Tim Alberta

A curse and a curious description: Trump's famous 'Two Corinthians' gaffe makes headlines once again

A curse and a curious description: Trump's famous 'Two Corinthians' gaffe makes headlines once again

It’s the botched Scriptural reference that keeps on giving.

Three-and-a-half years after then-candidate Donald Trump referred to “Two Corinthians” at Liberty University, the future president’s botched pronunciation (in the minds of most) of “Second Corinthians” is enjoying another 15 minutes of fame.

This time it’s the New York Times focusing on this insider evangelical baseball:

Furious after he was criticized by evangelicals for stumbling in his reference to a book of the Bible during the 2016 campaign, Donald J. Trump lashed out at “so-called Christians” and used an epithet in describing them to a party official, according to a new book.

Mr. Trump’s anger was aroused after he stumbled in an appearance at Liberty University by referring to Second Corinthians as “Two Corinthians” as he was competing for the votes of evangelicals — traditionally critical to a Republican’s success in the Iowa caucuses — with Senator Ted Cruz of Texas.

Allies of Mr. Cruz’s, including Bob Vander Plaats, a well-known evangelical leader in Iowa, seized on the slip-up to taunt Mr. Trump.

According to a new book, “American Carnage: On the Front Lines of the Republican Civil War and the Rise of President Trump,” by Tim Alberta, the chief political correspondent for Politico Magazine, Mr. Trump was incensed by Mr. Vander Plaats and others “hanging around with Ted,” and referred to them in the most vulgar of terms.

I’m curious to know exactly what Trump reportedly said, but I couldn’t find any longer reference to the president’s (alleged) words in a quick Google search.

Trump’s reported reference to “so-called Christians” is fascinating, especially considering how many of the president’s critics have used similar language to characterize him.

But the Times doesn’t elaborate on that reference or offer any additional context. This is a quick-hit political story, not an in-depth examination of faith in the Trump era.

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'God made me black on purpose': Be sure to read Politico's exceptional profile of Sen. Tim Scott

'God made me black on purpose': Be sure to read Politico's exceptional profile of Sen. Tim Scott

Twitter has spoken: Tim Alberta's in-depth Politico Magazine story on U.S. Sen. Tim Scott, R-S.C., is a must-read. 

It's a fabulous profile.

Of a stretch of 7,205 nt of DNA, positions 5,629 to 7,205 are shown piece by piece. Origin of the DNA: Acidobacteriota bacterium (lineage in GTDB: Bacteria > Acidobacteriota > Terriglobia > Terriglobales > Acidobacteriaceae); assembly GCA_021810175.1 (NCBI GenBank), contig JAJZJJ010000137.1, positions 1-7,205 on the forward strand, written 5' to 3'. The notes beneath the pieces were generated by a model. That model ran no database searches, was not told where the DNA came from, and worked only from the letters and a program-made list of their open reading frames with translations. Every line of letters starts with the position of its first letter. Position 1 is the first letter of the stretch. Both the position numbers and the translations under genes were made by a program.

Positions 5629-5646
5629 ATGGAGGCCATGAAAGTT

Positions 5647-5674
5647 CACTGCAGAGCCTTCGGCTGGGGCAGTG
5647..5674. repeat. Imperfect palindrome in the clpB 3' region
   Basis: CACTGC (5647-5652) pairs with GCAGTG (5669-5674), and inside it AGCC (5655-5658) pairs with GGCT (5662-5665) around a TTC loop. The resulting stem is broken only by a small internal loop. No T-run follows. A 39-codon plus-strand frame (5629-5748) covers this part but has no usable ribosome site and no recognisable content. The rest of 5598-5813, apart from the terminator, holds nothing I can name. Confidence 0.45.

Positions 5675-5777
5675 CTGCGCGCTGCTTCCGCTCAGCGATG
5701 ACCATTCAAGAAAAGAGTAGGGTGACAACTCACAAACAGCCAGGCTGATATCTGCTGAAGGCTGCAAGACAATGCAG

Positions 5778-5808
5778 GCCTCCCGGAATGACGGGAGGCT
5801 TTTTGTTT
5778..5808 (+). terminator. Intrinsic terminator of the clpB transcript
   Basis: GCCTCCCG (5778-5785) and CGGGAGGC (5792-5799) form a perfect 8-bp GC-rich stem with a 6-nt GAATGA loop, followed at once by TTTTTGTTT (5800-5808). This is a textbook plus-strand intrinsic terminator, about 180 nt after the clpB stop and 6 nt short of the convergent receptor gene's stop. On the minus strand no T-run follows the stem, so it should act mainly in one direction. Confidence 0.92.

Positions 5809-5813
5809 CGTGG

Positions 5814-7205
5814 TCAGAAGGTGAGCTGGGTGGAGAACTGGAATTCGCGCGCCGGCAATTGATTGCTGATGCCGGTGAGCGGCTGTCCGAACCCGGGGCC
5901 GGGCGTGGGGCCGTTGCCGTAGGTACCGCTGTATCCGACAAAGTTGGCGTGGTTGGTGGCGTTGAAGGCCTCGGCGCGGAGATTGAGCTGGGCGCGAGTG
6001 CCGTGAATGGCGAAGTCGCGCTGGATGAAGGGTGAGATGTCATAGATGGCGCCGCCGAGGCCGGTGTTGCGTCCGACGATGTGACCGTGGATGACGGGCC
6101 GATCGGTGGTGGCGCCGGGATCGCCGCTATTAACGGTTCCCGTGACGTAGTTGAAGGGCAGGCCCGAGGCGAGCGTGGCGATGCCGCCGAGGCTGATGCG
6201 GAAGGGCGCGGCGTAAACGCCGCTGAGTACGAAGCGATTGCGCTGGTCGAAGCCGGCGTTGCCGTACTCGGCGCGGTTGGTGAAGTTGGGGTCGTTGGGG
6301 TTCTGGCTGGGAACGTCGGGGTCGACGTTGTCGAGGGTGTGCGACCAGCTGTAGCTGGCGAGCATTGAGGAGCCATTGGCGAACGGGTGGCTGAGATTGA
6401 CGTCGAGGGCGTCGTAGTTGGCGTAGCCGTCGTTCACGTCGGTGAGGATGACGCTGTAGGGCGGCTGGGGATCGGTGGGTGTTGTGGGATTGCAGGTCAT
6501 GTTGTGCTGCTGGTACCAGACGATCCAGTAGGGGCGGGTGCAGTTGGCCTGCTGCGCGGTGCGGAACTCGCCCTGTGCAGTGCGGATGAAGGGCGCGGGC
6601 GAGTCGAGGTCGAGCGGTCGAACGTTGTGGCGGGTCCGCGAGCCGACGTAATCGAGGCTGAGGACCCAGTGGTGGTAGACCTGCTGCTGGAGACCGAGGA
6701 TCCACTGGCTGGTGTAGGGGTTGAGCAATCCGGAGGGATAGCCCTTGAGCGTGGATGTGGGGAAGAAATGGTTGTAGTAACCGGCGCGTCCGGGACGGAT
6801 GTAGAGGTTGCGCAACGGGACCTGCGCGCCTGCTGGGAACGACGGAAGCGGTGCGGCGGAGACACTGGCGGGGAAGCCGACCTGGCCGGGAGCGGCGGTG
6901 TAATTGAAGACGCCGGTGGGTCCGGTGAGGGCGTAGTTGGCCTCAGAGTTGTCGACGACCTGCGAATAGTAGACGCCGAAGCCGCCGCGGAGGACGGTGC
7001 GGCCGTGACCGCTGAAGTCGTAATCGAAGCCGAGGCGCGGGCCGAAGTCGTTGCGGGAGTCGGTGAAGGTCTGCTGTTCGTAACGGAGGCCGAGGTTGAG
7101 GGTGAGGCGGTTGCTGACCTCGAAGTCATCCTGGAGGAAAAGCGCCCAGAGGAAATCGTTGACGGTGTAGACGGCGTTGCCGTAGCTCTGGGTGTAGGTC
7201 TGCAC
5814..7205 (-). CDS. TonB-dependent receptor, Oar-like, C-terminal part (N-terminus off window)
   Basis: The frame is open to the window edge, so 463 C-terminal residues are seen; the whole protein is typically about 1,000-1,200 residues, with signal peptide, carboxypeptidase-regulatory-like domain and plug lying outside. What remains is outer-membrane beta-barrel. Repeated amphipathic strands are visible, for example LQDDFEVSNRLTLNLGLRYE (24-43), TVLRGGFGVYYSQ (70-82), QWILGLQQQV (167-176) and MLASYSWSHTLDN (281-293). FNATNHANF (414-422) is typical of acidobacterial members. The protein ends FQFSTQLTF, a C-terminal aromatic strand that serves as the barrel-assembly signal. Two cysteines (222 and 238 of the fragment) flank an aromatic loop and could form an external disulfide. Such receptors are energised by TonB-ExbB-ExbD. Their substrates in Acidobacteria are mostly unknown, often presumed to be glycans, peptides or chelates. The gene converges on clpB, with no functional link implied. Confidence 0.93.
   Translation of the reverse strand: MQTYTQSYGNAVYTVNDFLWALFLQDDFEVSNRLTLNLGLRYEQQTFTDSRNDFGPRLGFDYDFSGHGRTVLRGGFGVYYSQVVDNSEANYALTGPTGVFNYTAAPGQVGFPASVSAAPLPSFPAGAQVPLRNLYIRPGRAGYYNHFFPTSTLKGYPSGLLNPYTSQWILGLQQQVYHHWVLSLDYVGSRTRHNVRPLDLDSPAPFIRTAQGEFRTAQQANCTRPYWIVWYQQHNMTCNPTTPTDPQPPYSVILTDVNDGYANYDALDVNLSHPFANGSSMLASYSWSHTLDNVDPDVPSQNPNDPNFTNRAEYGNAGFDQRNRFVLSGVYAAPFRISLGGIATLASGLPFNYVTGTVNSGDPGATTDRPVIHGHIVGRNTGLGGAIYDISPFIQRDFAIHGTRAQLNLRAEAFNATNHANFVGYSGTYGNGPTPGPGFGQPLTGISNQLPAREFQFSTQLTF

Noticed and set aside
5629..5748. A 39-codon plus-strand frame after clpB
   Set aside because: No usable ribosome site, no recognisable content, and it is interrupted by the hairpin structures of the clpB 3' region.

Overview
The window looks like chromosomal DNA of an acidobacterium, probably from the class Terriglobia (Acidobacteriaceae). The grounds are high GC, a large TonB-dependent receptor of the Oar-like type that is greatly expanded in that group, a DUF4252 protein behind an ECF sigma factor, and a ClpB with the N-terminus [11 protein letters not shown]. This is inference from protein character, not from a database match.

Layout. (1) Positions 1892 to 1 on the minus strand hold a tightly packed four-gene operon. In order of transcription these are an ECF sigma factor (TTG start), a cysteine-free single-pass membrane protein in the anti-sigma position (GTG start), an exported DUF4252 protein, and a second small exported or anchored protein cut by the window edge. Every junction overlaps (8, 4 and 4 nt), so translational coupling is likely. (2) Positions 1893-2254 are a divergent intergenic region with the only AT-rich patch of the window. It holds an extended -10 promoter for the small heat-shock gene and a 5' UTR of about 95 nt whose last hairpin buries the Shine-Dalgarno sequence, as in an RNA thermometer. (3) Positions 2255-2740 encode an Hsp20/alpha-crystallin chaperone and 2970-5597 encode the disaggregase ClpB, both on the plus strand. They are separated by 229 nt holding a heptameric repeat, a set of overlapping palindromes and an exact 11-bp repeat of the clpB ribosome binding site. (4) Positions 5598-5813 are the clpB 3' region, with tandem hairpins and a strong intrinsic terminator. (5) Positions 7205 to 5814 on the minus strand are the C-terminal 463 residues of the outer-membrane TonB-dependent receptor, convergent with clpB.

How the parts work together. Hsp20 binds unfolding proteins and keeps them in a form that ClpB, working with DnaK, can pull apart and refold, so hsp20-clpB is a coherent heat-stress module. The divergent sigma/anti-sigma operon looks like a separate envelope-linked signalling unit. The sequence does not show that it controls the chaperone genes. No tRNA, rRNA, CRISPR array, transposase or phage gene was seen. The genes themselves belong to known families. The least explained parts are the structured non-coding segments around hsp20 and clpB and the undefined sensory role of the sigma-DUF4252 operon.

It's a powerful look at the most prominent black elected official in America today.

Amen. Amen. Amen.

For his part, Alberta — the magazine's chief political correspondent — tweeted that Scott is as complex and fascinating a character as he has met in politics." The journalist's exceptionally well-told story reflects that.

Now, about the faith angle: From the piece's title — "God made me black" — to the revealing details shared about Scott's religious journey, Politico does a nice job with that crucial element of what makes this influential senator tick. 

A big chunk of the compelling opening scenes:

NORTH CHARLESTON, S.C. — At the end of Forest Avenue, a narrow artery slicing through blocks of muddy lots and decaying one-story homes, Tim Scott kicks at the gravel and waits. He had shared a table Saturday night with the world’s wealthiest man, Jeff Bezos, at the annual dinner of Washington’s Alfalfa Club, the ultra-exclusive gathering of the political and financial elite that began as a celebration of Confederate General Robert E. Lee’s birthday. Now, it’s Monday morning and the junior senator from South Carolina is back home, in one of this challenged city’s most challenging neighborhoods, to get a haircut. The dramatic change of scenery doesn’t faze Scott, a man who straddles disparate universes with unusual ease. But he is not without powers of observation. As conspicuous as he was at the Alfalfa dinner—one of the few black faces in the Capital Hilton ballroom—I am all the more so here. “You know,” he says, leaning in, “you’re about to be like the third white dude ever inside this place.”
The Quick Service Barber Shop is the aesthetic pinnacle of Forest Avenue; its cream-colored exterior is dressed in red and blue paint announcing the proprietors and proclaiming Hebrews 12:14: “Strive for peace with everyone, and for the holiness without which no one will see the Lord.” That’s easier said than done around these parts. There was a shooting inside the shop a few months back, Scott tells me; his friends urged him to find a new barber. The senator wouldn’t hear of it. Scott got his very first haircut here a half-century ago, courtesy of Charles Swint. His son, Charles Swint Jr.—a minister who took over the family business—is the only person Scott trusts with a pair of clippers. When his white Cadillac Escalade finally pulls up, Swint Jr., a small, salt-and-pepper-haired man wearing a dark three-piece suit, jumps out and grins at Scott: “Praise the Lord!”

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